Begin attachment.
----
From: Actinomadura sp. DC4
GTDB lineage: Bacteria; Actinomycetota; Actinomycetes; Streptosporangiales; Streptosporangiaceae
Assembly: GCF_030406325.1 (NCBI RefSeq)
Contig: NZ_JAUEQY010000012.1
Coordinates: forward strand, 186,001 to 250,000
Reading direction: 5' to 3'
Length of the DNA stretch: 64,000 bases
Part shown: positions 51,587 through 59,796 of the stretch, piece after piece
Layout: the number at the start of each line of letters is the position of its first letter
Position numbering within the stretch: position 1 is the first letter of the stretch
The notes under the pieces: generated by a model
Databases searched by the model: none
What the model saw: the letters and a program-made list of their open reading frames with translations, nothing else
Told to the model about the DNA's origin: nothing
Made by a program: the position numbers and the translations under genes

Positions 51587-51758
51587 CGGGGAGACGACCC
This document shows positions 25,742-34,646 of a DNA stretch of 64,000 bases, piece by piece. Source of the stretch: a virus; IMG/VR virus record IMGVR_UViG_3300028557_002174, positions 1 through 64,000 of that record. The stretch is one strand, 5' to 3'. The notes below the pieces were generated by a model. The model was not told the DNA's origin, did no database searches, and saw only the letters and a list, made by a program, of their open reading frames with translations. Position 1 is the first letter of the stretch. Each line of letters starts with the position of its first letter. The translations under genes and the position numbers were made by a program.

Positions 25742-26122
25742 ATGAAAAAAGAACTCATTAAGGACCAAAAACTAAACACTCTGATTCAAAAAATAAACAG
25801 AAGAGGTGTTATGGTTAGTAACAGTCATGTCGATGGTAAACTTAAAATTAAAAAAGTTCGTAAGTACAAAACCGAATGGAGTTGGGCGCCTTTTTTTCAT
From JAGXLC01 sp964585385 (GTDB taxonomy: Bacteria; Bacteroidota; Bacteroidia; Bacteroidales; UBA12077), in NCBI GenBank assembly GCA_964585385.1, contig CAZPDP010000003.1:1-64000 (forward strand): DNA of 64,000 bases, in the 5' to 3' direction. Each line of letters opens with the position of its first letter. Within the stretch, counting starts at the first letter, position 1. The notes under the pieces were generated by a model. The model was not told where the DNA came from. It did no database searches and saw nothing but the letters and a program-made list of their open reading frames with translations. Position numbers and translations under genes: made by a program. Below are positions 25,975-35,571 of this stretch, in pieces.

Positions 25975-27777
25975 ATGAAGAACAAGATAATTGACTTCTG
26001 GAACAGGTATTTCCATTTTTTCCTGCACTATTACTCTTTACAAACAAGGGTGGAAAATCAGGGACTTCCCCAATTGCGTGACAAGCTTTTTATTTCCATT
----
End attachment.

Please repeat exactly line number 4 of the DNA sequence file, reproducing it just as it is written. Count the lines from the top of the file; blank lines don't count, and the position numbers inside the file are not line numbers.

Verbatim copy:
Contig: NZ_JAUEQY010000012.1